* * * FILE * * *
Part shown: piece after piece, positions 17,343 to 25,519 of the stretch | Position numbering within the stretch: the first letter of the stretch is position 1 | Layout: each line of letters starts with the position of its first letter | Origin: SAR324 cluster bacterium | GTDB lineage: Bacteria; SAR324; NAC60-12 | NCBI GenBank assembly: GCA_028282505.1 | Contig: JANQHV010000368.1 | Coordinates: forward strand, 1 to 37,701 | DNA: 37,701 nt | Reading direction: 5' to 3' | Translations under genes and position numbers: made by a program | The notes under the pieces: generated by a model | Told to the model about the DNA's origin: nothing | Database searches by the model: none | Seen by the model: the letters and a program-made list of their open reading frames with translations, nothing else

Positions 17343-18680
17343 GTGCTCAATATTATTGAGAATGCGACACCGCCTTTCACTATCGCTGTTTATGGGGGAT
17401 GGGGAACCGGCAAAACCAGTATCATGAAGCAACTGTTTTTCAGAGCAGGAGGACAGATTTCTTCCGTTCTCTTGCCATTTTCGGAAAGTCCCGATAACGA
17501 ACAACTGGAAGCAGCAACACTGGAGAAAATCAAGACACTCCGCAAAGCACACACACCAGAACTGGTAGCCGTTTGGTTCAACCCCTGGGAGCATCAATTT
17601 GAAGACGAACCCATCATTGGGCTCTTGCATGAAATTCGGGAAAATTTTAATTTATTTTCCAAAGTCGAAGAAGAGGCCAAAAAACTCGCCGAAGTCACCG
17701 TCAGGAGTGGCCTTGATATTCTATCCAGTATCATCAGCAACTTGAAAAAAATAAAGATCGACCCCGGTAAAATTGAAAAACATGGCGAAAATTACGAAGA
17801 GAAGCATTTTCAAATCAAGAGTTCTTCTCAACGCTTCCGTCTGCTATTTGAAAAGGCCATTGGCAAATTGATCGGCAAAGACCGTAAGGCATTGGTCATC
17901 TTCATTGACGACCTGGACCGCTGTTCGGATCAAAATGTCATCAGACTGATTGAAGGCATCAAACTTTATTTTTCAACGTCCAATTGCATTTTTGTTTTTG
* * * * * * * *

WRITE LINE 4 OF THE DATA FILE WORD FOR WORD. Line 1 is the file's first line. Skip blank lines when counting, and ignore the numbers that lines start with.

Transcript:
17401 GGGGAACCGGCAAAACCAGTATCATGAAGCAACTGTTTTTCAGAGCAGGAGGACAGATTTCTTCCGTTCTCTTGCCATTTTCGGAAAGTCCCGATAACGA